In 1968, Jeanne was the mother of five children and six months pregnant when she was diagnosed with TB. She took the TB medication for one year, yet the family stress and her own fear were almost intolerable. She found the strength to complete her treatment and make changes in her life to provide a healthier environment for herself and her children.
In Jeanne's words...
Jeanne, Snohomish County
Jeanne's Full Story
In Washington, D. C., where I was born, I met a neighbor who was a carrier of TB and she had lost her little boy. I had lost my son from crib death, so we were really close. Neither one of us knew she was a carrier for TB. Her husband and daughter also finally came down with TB and were hospitalized. I helped her regain the two children she lost when her husband took them to Arkansas.
My husband wanted a divorce after our son died, so distraught I moved to Seattle with my sister and her family. I went to work for the Space Needle. There I was required to have all the health qualifications. I passed because the x-ray person did not see what the University of Washington doctors later saw in 1968; I had a positive x-ray along with the positive arm test with needles, I had TB. They told me to never get another test as they would always be positive.
I was six months pregnant at the time. It was an awful experience and fear was all I felt after reading about all the things when my neighbor in Washington, D. C. dealt with it. Just when you need all the support in the world everyone shunned me. I was a whole ninety-nine pounds when I delivered my daughter in January 1969, and on isoniazid for one year. My world was turned upside down. Raising four of my own kids and my new husbands two boys. The health department sent a homemaker who took things that did not belong to her. More stress! After my husband became violent and I was put in the hospital, I began to think for myself. I escaped and left with my children.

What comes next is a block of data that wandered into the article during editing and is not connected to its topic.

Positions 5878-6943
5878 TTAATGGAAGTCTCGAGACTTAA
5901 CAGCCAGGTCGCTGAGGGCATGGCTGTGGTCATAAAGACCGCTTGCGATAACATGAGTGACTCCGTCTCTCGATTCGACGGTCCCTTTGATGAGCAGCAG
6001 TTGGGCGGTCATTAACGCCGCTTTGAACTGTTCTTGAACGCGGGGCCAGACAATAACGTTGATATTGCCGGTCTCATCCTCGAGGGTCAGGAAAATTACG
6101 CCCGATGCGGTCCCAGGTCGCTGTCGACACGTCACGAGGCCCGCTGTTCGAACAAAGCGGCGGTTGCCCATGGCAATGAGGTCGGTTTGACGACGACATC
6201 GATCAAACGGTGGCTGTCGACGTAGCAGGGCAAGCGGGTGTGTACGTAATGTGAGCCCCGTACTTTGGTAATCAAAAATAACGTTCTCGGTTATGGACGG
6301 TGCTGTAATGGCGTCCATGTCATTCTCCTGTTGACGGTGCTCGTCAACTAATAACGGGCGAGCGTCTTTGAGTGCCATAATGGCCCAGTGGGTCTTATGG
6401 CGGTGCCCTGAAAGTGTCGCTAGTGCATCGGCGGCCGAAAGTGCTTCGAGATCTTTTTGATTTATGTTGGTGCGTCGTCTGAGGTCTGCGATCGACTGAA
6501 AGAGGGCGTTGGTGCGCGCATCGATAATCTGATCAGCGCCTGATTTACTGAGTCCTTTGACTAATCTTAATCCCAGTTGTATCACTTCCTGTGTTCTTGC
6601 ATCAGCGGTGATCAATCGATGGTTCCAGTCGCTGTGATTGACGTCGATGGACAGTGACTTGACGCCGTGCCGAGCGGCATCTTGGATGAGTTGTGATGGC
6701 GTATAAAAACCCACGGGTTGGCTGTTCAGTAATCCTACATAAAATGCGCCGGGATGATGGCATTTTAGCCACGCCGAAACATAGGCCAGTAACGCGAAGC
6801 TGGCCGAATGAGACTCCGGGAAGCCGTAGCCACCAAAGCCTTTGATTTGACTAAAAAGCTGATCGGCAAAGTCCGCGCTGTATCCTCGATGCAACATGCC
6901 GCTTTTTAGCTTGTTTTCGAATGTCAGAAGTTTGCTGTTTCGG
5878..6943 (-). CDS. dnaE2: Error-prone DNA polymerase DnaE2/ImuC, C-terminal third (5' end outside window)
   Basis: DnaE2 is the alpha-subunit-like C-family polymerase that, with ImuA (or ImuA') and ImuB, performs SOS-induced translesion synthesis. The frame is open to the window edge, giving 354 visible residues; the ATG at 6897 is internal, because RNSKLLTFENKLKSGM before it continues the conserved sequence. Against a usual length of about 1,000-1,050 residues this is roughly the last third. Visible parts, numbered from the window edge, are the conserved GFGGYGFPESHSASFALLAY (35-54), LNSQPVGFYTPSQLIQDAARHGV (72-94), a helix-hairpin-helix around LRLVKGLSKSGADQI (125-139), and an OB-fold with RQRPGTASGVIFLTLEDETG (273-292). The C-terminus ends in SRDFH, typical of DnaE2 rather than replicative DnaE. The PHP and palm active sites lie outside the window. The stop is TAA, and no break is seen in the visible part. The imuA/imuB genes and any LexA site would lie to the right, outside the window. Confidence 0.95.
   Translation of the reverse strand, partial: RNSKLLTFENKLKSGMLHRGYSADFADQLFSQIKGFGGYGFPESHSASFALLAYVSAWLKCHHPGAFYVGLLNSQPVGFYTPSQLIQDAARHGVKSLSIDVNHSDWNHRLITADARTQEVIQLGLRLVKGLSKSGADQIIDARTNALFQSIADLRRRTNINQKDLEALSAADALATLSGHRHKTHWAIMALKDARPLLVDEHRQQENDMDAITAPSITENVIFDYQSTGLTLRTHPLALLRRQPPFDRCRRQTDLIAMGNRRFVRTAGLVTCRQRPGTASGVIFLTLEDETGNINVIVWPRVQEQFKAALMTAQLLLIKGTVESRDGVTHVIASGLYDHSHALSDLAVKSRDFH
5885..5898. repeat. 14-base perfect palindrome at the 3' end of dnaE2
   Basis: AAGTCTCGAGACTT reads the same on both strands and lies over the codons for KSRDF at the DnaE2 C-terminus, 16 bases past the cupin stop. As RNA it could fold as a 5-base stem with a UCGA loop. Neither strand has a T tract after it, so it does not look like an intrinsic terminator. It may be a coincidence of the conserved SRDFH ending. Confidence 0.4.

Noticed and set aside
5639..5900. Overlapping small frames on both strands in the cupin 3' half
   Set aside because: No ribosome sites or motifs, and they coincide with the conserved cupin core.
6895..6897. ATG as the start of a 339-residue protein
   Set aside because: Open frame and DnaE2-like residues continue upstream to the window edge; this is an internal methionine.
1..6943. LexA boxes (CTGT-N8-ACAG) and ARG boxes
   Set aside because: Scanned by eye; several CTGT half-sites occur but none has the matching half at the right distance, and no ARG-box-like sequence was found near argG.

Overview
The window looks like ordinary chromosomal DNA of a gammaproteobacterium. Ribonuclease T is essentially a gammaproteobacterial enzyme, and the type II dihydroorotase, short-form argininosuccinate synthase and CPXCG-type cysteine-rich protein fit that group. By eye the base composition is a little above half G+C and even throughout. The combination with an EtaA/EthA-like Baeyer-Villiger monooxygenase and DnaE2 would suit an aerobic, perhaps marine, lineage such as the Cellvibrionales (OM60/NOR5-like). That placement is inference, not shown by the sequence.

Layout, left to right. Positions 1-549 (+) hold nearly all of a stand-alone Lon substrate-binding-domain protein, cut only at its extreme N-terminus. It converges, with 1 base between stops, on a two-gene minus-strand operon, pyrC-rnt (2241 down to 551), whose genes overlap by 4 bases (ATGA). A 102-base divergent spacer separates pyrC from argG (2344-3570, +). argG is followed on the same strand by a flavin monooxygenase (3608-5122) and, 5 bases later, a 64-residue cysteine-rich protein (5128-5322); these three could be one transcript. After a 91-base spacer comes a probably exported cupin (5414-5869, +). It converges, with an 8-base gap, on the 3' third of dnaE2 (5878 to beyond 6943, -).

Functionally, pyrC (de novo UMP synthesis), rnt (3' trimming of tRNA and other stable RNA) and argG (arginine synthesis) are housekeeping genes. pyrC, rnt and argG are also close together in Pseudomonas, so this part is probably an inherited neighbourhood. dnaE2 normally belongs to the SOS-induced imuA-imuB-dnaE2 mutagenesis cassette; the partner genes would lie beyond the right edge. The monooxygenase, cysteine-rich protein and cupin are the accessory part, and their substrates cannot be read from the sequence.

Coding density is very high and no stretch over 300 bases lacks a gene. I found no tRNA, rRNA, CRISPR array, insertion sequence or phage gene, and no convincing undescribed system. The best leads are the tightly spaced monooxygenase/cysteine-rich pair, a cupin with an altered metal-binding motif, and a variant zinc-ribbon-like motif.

Divorced again and alone with four kids. The car broke down and we hitch hiked to Idaho where a friend of mine lived. Managed to get things done with the help of the kids and pretty much became a hermit. Diagnosed with agoraphobia and finally came out of the shell in 70s. It was always x-ray after x-ray. Even the kids had to go through the x-rays and shots. We hated it and wished it would end.
Married again this time for almost forty years. All kids did not have medical issues related to the disease. The issue with kidney infections was I heard later related to the drug. Survived that! The battle was a tough one but you have to stick in there. Applying for jobs was not an option. If you were truthful and told medical history they ignored you. I sorta understood them. I would in that era be concerned for other employees, health cost, etc. Nothing was really locally known about a person who recovered and could function without spreading the disease again. In conclusion you have a weak immune system for life. Go with the flow is all ya need.